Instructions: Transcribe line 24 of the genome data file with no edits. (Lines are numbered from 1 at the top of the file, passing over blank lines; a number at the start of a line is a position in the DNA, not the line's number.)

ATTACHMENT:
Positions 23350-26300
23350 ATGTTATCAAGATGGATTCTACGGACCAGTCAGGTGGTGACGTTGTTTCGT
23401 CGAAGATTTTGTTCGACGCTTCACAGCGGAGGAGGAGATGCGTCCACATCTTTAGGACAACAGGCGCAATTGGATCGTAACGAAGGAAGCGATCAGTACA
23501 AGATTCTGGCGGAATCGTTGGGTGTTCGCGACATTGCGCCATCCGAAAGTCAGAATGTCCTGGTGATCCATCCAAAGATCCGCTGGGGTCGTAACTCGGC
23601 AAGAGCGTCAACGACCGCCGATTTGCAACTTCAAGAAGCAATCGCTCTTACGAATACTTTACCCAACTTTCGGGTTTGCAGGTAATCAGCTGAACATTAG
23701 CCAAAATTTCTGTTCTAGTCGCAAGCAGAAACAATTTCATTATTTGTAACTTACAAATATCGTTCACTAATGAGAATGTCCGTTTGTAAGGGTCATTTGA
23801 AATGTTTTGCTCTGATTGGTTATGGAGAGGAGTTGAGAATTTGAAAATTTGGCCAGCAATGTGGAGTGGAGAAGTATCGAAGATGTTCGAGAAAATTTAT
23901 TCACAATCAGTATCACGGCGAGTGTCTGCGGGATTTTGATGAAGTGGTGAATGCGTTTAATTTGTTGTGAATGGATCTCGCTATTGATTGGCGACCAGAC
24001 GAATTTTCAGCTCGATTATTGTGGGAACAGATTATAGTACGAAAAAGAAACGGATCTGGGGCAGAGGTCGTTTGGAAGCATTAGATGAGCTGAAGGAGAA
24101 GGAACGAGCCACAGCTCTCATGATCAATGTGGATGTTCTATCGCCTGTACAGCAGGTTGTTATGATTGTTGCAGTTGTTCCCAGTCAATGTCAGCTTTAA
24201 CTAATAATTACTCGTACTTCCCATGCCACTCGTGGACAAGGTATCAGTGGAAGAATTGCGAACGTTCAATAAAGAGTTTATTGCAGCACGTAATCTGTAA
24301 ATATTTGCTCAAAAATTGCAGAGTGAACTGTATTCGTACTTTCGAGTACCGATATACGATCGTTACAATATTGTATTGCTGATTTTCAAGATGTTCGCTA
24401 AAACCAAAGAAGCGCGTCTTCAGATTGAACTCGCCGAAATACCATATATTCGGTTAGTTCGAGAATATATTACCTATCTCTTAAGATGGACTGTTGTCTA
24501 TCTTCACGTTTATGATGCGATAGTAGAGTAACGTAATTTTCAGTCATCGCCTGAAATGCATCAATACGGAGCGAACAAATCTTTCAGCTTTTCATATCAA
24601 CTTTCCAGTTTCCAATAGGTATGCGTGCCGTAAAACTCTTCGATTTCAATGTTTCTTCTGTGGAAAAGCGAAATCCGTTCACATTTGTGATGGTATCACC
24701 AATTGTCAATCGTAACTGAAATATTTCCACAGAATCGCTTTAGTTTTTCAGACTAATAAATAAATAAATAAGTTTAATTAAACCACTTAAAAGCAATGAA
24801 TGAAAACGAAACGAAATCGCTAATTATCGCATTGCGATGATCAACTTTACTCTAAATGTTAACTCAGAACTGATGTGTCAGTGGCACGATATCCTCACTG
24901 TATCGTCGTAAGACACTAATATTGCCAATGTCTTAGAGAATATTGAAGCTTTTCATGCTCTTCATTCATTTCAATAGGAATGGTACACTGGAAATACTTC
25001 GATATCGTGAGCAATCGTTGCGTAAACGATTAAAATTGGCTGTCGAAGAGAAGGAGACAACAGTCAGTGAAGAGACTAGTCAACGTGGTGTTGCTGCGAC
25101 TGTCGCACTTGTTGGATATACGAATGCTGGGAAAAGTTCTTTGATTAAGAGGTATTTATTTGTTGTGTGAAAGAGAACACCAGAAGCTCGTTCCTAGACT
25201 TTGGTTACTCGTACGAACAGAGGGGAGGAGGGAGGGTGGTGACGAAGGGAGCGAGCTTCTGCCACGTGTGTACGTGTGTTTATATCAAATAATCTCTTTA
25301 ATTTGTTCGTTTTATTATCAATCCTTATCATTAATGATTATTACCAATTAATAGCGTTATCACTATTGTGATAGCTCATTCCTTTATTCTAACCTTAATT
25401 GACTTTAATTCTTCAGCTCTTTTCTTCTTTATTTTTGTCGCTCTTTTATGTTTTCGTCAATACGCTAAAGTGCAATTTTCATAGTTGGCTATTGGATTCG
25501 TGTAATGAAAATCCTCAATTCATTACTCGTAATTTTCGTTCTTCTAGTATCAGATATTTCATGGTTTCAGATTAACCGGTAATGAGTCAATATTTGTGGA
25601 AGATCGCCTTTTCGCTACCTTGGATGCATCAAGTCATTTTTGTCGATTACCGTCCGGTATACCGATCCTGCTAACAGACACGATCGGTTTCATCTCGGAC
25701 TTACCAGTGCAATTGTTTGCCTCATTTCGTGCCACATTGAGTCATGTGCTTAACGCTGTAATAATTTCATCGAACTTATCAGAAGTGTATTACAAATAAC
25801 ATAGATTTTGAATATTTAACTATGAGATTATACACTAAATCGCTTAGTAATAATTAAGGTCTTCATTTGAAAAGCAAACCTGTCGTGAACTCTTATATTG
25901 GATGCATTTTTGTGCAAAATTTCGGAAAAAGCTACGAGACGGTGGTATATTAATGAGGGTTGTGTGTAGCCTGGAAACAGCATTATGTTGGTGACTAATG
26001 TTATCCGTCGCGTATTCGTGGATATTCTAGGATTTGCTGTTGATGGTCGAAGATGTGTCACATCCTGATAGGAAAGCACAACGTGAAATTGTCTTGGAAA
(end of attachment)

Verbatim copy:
25501 TGTAATGAAAATCCTCAATTCATTACTCGTAATTTTCGTTCTTCTAGTATCAGATATTTCATGGTTTCAGATTAACCGGTAATGAGTCAATATTTGTGGA